“We rely on an external authority (the German KBA, Kraftfahrt Bundesamt) which has tested the affected cars, approved them and told us that there has been no adverse impact. In addition, several independent tests have been made in Europe and none of them have shown the cars to have been adversely affected.

We track customer satisfaction after the measure and after reprogramming 75.000 cars in Sweden only 0.1 percent are unhappy, and the reasons for their dissatisfaction vary. In Europe, where nearly four million cars have been fixed, the numbers are the same.”

Teknikens Värld: But you must have tested the cars thoroughly. Don’t you see the difference on the torque curves?

“The same applies there. We rely on the tests and approvals issued by the German authority in charge, KBA.”

Teknikens Värld: How will you compensate owners who are unhappy with the result of the measure?

“If a customer is not satisfied, he or she should contact the workshop. This applies to all types of measures, even those unrelated to this specific issue. Then we will have to see if something may have gone wrong or what the reason might be.

We are surprised by Teknikens Värld’s test results. The results from Teknikens Värld’s tests are unique so far and have not been found anywhere else. It is also important to stress that the measures have been approved by the German authority KBA solely upon thorough tests of each affected car model. The criteria for approval have always been unaltered fuel consumption, engine performance and noise level after the measure. We follow all tests closely which is why we are interested in Teknikens Värld’s test results and how the test was performed. We still have yet to learn the details of Teknikens Värld’s test and the method used and look forward to doing so in order to comment more specifically.”

More Teknikens Värld's tests before and after fix

Skoda Yeti

1. Maximum torque

Before: 318 Nm at 1 820 r/min.

After: 325 Nm at 2 005 r/min.

2. RPM at 300 Nm

Before: 1 700 r/min.

After: 2 150 r/min.

3. RPM at 200 Nm

Before: 1 400 r/min.

After: 1 650 r/min.

Comment: Yeti 2.0 TDI 140 4x4 from 2015 with manual transmission has actually got a slightly higher max torque. But the engine must be revved harder to give full power. To get 300 Nm the engine must reach above 2000 r/min.

Audi Q5

1. Maximum torque

Before: 361 Nm at 2 345 r/min.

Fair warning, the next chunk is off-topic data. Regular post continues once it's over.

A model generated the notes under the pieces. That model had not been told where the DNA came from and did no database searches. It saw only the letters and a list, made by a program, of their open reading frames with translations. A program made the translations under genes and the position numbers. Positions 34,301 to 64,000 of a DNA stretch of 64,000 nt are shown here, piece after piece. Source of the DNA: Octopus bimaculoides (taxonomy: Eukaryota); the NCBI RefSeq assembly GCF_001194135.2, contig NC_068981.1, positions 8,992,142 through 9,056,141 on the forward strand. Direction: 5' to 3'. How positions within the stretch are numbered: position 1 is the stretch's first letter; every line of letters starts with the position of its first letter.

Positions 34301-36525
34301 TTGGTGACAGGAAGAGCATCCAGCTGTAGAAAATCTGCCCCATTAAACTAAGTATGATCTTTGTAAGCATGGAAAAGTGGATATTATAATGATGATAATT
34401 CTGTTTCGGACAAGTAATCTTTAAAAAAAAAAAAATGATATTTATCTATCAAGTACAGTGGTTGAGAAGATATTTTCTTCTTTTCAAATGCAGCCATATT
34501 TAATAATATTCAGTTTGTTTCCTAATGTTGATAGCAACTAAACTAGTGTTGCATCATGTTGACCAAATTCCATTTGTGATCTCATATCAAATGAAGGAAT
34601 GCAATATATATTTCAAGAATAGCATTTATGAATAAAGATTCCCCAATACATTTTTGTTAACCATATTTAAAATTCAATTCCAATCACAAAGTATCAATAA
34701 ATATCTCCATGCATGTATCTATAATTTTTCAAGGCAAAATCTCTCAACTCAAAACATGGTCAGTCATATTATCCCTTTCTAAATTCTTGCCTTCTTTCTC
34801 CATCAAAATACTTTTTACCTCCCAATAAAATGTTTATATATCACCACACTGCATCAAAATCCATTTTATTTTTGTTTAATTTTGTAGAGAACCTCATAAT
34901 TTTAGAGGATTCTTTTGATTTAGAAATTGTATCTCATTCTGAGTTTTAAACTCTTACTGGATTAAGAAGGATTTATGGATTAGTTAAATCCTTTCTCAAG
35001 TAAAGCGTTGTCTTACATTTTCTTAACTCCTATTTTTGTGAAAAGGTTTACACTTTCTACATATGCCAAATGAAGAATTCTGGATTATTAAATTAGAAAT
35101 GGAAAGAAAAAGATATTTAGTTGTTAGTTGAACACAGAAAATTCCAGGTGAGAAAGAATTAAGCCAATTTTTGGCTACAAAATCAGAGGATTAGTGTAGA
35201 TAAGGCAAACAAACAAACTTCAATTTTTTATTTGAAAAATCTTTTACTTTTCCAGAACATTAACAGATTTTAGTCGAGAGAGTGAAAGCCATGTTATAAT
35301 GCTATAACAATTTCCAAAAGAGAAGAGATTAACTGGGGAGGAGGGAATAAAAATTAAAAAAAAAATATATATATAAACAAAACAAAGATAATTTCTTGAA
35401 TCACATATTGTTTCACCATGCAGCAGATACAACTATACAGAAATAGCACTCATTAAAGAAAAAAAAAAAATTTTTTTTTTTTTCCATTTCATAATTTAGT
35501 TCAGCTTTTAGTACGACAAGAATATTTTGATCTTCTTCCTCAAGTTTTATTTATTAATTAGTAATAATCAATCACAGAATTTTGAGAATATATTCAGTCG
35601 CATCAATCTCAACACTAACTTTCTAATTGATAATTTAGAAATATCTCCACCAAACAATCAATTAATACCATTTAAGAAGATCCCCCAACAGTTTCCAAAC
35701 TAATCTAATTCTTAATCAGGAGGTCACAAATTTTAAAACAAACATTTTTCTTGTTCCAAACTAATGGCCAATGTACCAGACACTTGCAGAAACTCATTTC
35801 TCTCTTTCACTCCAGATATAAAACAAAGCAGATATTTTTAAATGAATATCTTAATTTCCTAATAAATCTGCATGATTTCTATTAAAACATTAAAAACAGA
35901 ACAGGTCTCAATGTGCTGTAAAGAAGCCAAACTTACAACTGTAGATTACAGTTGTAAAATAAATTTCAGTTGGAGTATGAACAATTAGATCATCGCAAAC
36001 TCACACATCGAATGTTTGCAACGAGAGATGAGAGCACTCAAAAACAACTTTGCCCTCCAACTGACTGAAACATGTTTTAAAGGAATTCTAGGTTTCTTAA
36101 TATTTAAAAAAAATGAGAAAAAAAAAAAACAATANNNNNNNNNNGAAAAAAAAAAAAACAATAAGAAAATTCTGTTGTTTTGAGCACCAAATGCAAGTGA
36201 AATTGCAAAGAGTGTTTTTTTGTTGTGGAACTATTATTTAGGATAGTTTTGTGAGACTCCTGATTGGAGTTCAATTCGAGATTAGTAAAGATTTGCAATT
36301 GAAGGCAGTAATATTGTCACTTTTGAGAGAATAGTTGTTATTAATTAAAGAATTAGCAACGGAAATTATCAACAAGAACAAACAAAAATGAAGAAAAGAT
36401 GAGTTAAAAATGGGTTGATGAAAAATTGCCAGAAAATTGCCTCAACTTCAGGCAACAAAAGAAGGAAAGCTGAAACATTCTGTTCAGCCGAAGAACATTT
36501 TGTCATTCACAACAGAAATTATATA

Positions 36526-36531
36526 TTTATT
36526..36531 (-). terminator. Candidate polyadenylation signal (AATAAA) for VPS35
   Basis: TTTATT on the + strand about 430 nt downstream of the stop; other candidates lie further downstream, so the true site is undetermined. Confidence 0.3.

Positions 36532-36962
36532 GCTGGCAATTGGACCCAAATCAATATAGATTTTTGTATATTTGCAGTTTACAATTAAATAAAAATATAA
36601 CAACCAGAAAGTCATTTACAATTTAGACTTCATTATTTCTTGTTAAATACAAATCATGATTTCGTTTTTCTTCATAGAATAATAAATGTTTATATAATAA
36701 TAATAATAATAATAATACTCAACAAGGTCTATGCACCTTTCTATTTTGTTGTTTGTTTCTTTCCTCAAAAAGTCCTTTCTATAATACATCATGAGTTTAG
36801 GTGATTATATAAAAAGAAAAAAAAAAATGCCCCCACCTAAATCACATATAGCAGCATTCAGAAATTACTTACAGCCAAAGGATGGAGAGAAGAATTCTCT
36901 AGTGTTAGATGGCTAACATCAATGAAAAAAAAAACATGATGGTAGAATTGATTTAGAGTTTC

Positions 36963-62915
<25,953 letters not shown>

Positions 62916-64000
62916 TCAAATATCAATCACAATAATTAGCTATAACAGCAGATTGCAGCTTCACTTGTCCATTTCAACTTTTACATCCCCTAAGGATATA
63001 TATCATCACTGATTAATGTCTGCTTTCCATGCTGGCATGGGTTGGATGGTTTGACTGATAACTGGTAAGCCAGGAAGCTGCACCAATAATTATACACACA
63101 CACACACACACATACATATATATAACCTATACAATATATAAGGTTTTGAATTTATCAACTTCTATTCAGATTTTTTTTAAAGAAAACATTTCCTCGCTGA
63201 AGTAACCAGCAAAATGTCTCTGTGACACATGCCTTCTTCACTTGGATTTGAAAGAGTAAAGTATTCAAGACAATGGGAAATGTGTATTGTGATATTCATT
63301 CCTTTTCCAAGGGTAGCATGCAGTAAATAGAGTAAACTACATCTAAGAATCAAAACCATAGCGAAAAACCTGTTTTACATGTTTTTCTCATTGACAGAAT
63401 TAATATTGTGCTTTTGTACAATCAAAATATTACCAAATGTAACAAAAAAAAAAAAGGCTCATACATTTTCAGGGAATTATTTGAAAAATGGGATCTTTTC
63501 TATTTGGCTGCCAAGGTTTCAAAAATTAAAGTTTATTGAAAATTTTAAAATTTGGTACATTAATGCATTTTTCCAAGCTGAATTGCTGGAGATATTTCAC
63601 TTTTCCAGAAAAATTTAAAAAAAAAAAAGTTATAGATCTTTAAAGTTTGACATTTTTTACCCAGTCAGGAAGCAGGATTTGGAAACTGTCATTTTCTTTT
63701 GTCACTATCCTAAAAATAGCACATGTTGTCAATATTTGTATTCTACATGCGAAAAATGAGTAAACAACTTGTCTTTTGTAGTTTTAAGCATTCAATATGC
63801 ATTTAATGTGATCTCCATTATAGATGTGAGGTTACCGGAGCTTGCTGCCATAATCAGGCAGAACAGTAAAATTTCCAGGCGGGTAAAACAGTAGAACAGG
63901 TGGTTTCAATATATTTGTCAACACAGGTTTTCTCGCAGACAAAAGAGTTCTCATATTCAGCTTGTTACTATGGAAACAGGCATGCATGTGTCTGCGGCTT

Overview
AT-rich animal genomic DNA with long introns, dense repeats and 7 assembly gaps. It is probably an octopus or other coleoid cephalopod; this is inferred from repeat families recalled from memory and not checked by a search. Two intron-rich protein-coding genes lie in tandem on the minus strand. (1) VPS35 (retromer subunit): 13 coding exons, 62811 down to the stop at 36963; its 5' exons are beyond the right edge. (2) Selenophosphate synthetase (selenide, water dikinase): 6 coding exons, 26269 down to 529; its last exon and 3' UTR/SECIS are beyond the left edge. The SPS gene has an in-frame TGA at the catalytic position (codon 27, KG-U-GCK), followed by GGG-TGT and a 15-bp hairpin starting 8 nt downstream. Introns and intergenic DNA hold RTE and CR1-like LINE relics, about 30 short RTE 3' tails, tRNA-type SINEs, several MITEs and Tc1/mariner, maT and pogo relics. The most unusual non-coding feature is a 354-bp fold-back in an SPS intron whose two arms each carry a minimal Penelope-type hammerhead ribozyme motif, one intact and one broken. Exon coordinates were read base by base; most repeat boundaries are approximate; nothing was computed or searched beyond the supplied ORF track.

After: 336 Nm at 2 590 r/min.

2. RPM at 300 Nm

Before: 1 850 r/min.

After: 2 150 r/min.

3. RPM at 200 Nm

Before: 1 650 r/min.

After: 1 500 r/min.

Comment: Q5 TDI 2.0 177 model year 2014 with automatic transmission and four-wheel drive suffer a considerable loss of torque. The car also loses six horsepower after the fix. These are differences that you clearly feel when driving.

Volkswagen Caddy

1. Maximum torque

Before: 247 Nm at 2 185 r/min.

After: 239 Nm at 2 565 r/min.

2. RPM at 200 Nm

Before: 1 900 r/min.

After: 2 150 r/min.

3. RPM at 150 Nm

Before: 1 700 r/min.

After: 1 800 r/min.

Comment: A Caddy from 2011 with the 102-hp diesel engine, automatic transmission and front-wheel drive is holding up relatively well. Again, we see a changed torque curve, but not as much as in other tested engines.

Volkswagen Passat CC

1. Maximum torque

Before: 352 Nm at 2 520 r/min.

After: 337 Nm at 2 490 r/min.

2. RPM at 300 Nm

Before: 1 800 r/min.

After: 2 250 r/min.

3. RPM at 200 Nm

Before: 1 500 r/min.

After: 1 750 r/min.

Comment: The test car – a 2009 Passat CC TDI 170 with manual transmission and front-wheel drive – loses the max torque and needs higher rpms to reach the same torque as before.

Volkswagen Sharan

1. Maximum torque

Before: 301 Nm at 2 545 r/min.

After: 285 Nm at 1 925 r/min.

2. RPM at 280 Nm

Before: 1 650 r/min.

After: 1 900 r/min.

3. RPM at 200 Nm

Before: 1 250 r/min.

After: 1 650 r/min.

Comment: Sharan 2,0 TDI 140 from 2012 with automatic gearbox and front-wheel drive shows the same results as the other cars – lower max torque and less torque at low rpms.

Volkswagen Golf

1. Maximum torque

Before: 230 Nm at 2 110 r/min.

After: 240 Nm at 2 390 r/min.

2. RPM at 200 Nm

Before: 1 900 r/min.

After: 2 000 r/min.

3. RPM at 150 Nm

Before: 1 700 r/min.

After: 1 750 r/min.

Comment: Golf 1,6 TDI 105 from 2012 with automatic gearbox and front-wheel drive gives a slightly higher max torque after the update, but needs, like the other cars, more rpms.

Addition: We have tested more cars, but due to lack of space in the newspaper, these are not currently listed.